As tempting as it is to work in your pajamas, it may harm your productivity. A study published in the Journal of Experimental Social Psychology indicated employees do better on work tasks when they wear clothes that have "symbolic meaning."
"Although a dress code may seem silly when you think about working from home, work clothes impact you on a business and personal level and can affect your career," workplace expert and author Mason Donovan told Fast Company.
Establish a dedicated workspace
Much like dressing the part, employees should also have a work area that they devote to their 9-5 tasks, which experts say will aid in productivity.
"Your brain makes associations with different parts of your home (kitchen for cooking, dining room table for eating, desk for working, bed for sleeping, etc.), so it behooves you to have a specially created space that your brain associates with working only," said Rachel Ann Dine, L.P.C. of Humanitas Counseling to Prevention magainze.
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Stick to regular hours
It’s important that you start and end work when you usually would at the office — at least, as much as possible — to avoid overwork.
"Cutting out the commute makes me feel much more productive with my day," said Hong-Kong-based Bloomberg cross-asset reporter Eric Lam to the media outlet. "But on the other hand, it sometimes does not feel like you're actually done with work when your working hours are up. So it's important to know when to get up and turn it off."
Embrace instant messaging and video chats
Just because you’re working remotely doesn’t mean it has to feel isolated. It’s important to still engage with your colleagues even when you can’t stop by their desk or talk to them in the cubicle behind you.
"Instant message or video call a colleague you haven't had a chance to chat up with in real life for a while," marriage and family therapist Michelle Lozano, L.M.F.T., told Bustle. "This can check two boxes of keeping you socializing, but also keeping up with connections that are valuable. My partner who is a consultant that frequently works from home calls these 'water cooler convos.'"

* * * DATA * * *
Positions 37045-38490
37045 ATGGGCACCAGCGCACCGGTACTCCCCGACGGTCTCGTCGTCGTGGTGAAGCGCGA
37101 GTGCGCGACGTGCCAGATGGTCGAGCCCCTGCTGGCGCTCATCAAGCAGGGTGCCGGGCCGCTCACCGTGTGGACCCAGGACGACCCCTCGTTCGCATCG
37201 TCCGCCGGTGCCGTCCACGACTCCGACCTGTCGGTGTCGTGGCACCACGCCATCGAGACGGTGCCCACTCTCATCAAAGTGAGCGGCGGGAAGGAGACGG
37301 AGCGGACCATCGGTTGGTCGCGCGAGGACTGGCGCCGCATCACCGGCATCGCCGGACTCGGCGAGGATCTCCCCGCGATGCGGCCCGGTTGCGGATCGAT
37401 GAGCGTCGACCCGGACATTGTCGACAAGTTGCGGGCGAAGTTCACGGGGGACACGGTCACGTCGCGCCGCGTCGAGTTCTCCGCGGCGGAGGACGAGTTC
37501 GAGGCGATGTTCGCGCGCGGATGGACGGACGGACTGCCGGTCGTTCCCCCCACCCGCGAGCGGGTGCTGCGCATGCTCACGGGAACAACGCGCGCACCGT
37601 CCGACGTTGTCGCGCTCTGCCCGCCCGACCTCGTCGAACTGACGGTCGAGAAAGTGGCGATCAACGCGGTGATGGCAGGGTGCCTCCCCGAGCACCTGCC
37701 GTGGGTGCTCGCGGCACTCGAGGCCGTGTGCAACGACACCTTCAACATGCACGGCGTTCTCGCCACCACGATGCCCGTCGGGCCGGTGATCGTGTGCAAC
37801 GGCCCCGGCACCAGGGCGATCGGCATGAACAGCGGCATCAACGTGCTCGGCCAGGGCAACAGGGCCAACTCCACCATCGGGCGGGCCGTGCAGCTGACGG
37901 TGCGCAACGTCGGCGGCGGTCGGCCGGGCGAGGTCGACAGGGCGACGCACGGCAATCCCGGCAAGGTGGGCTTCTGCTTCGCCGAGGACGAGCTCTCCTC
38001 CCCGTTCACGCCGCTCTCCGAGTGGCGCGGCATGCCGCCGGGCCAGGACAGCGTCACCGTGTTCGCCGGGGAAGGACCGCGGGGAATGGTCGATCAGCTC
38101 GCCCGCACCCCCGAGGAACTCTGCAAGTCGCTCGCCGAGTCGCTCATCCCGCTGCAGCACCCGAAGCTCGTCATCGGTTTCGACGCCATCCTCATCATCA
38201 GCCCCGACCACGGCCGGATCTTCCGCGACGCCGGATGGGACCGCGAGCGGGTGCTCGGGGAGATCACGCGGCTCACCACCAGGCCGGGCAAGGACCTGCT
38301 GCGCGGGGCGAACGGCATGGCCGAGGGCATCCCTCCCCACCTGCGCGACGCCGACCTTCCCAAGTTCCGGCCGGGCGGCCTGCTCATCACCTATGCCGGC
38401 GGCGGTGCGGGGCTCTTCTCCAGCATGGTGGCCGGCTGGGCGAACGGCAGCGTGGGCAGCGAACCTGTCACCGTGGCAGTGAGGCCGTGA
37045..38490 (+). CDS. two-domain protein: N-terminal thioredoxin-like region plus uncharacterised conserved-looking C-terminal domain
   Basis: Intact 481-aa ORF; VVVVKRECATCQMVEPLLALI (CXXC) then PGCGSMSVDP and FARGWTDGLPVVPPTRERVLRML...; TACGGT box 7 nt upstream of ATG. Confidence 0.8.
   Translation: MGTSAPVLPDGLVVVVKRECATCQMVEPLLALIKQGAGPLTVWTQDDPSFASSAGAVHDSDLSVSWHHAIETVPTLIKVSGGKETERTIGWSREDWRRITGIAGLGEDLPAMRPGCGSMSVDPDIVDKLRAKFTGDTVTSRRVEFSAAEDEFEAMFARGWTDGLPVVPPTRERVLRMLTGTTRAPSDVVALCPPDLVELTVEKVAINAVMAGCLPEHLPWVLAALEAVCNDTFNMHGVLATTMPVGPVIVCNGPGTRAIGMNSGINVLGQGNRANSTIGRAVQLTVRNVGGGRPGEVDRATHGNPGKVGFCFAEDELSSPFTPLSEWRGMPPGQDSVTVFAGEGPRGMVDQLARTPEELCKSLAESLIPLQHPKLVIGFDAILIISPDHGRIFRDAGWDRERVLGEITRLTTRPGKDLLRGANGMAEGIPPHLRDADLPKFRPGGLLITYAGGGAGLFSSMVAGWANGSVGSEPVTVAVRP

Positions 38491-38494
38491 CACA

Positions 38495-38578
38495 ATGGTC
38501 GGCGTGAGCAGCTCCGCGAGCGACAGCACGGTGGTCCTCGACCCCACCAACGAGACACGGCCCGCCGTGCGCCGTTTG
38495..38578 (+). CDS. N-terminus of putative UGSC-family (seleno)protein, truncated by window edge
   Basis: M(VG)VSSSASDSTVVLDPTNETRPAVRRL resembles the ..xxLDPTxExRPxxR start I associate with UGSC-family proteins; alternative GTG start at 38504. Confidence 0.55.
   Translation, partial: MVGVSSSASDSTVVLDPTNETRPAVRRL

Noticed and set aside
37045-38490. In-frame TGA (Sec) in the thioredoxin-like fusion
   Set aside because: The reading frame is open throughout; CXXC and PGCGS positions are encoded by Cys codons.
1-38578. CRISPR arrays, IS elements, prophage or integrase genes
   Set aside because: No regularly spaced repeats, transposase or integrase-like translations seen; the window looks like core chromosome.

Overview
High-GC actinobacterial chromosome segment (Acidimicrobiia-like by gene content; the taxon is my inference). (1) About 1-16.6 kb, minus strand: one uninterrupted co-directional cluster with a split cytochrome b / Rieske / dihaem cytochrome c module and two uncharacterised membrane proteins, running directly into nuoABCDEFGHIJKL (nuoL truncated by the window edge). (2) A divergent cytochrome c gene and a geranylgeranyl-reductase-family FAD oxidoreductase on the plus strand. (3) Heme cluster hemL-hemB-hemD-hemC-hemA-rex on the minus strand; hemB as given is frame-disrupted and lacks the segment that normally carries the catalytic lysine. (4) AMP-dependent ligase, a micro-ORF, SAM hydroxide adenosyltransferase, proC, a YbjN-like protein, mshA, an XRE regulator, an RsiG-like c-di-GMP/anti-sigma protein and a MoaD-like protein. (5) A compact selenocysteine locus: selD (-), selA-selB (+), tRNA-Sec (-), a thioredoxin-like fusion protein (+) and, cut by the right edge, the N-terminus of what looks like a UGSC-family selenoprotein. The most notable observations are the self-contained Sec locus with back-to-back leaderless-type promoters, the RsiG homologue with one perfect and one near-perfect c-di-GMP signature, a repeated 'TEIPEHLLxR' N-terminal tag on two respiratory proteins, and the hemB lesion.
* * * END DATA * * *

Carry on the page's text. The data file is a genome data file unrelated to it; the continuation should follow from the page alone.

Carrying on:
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When working at home, it could be more important than usual to take a few minutes away from sitting in front of the computer. Take a moment to play with your four-legged co-worker or read a passage from a book.
"Take small, meaningful breaks to recharge," Lucas D. Saiter, M.H.C.-L.P., a Manhattan-based associate psychotherapist, told Prevention. He added that meditating or a walking outside "have been very effective." Saiter also noted that taking some time away "to do things you enjoy can significantly recharge you."
Make a to-do list
Having a list of tasks that need to be completed helps you keep track of what you’ve done and aids in prioritization.
One way to do that is to use your laundry as a timer, as suggested on the blog of marketing and sales software company Hubspot. Start something on your list before changing a load and make sure it gets finished before the washing or drying cycle ends.
Working from home could mean lots of distraction if you have children or needy pets.
Alex Millson, a Bloomberg news desk editor in Hong Kong, told the outlet his method for blocking out the noise.
"Noise. Canceling. Headphones," he said He added that recently, he purchased a set of AirPods Pro, "which are great at drowning out the playgroup we host once a week and other close-quarters distractions."